- This does not apply if the vessel also has a Federal Gulf Charter/Headboat Permit for Reef Fish (see above).
- Relevant regulations: 50 CFR 622.39(b), 622.28(e), 622.38(a)(2).
Frequently Asked Questions (FAQs)
Why is NOAA Fisheries not setting a private angling red snapper season?
- NOAA Fisheries issued exempted fishing permits to each Gulf state to set their own federal season for the private angling component.
- To accommodate the exempted fishing permits, the private angling season will be closed all year in federal waters, but private anglers with the appropriate licenses from a state are exempt from the federal closure, and can harvest fish from federal waters during that state’s season.
Why did NOAA Fisheries issue the exempted fishing permits?
- Although red snapper are recovering quickly in the Gulf, the federal recreational fishing season for private anglers has been getting shorter each year.
- Many fishermen are frustrated with the increasingly restrictive federal management of red snapper and see a need for increased cooperation between state and federal governments.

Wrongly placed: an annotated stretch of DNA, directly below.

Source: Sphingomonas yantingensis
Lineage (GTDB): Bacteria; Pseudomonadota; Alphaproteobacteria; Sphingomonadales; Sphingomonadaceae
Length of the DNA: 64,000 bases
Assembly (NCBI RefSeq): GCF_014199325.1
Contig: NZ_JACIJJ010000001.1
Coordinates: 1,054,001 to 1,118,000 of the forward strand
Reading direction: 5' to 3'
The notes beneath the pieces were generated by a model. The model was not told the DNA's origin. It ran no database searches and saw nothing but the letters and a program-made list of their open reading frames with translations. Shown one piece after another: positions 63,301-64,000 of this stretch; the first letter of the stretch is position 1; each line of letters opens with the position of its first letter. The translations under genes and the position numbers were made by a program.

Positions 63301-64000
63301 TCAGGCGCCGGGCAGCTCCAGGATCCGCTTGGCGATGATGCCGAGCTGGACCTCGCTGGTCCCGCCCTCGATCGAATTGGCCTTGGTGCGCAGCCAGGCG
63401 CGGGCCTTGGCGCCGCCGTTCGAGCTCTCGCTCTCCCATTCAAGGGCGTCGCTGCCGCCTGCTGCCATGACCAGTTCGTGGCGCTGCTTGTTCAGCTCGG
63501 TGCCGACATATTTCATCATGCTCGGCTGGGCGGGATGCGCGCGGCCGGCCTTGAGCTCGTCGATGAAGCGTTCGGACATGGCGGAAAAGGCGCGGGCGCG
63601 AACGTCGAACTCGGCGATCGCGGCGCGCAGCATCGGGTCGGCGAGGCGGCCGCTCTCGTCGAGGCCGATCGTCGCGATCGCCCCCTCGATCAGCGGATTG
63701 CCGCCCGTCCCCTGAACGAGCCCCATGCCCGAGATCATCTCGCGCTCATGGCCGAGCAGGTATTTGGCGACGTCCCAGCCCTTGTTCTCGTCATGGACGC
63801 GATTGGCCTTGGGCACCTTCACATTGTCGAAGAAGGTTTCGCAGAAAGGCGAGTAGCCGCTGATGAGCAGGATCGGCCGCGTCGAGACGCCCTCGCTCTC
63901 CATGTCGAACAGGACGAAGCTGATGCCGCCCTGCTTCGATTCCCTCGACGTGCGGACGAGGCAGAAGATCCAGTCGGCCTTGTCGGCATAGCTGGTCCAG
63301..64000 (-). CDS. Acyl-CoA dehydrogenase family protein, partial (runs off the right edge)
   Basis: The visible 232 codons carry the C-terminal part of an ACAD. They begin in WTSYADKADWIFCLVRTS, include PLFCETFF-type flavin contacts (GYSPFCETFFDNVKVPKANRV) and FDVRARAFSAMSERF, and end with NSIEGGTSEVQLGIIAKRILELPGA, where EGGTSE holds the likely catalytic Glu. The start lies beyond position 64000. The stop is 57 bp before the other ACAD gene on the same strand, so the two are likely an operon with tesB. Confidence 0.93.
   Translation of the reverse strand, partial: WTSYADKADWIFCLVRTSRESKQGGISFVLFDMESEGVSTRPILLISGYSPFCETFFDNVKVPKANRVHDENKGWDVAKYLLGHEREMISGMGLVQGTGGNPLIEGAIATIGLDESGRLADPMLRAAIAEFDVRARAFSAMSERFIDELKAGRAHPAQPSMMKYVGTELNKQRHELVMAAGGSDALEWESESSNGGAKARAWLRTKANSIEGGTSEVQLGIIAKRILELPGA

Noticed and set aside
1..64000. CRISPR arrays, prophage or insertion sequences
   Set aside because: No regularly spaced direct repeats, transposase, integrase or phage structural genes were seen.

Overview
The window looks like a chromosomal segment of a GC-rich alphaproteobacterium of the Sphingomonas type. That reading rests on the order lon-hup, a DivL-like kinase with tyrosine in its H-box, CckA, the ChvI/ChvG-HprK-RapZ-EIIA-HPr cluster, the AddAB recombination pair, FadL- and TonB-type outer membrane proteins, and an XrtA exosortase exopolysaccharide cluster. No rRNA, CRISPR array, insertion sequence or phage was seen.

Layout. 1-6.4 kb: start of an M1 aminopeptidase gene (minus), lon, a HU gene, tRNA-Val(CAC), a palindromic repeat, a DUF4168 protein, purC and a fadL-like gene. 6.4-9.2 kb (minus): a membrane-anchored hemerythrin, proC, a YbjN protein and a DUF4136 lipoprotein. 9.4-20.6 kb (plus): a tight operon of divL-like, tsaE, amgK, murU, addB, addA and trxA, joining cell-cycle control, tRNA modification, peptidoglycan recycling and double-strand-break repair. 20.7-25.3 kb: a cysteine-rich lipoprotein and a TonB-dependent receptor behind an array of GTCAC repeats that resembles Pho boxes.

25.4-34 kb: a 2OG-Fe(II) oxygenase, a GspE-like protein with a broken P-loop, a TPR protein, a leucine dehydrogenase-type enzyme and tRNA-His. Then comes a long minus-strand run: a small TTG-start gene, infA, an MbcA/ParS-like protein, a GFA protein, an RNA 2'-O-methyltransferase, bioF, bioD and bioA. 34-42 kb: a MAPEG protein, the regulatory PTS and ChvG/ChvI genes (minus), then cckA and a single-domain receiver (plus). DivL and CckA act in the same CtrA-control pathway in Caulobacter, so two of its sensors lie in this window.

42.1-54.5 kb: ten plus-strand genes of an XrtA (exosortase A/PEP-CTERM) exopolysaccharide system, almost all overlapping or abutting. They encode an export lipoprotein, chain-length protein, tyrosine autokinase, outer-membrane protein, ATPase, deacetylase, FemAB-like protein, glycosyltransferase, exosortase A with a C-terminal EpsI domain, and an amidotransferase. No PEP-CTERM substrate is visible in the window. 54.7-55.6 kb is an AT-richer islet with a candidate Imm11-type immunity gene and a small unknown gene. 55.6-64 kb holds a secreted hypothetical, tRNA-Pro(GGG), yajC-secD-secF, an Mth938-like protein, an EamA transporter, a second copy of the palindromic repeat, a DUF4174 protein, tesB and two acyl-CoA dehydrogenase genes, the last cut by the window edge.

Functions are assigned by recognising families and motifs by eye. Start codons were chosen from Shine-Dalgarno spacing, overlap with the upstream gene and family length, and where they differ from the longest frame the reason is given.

- NOAA Fisheries recognizes new and innovative solutions are needed to manage the Gulf recreational red snapper fishery.
What are the quotas and annual catch targets for 2018?
- The quota for red snapper in the Gulf for both the commercial and recreational sectors is 13.74 million pounds whole weight. The recreational sector is allocated 49% of that total, which is 6,733,000 pounds whole weight.
- The red snapper total recreational quota is allocated 57.7% to the private angling component and 42.3% to the for-hire component.
- The annual catch targets are 80% of the quotas. This 20% buffer helps minimize the potential for a quota overage.
Where can I find more information on the red snapper fishery in the Gulf of Mexico?
- For more information on red snapper management.
- For more information on the exempted fishing permits for state management of red snapper.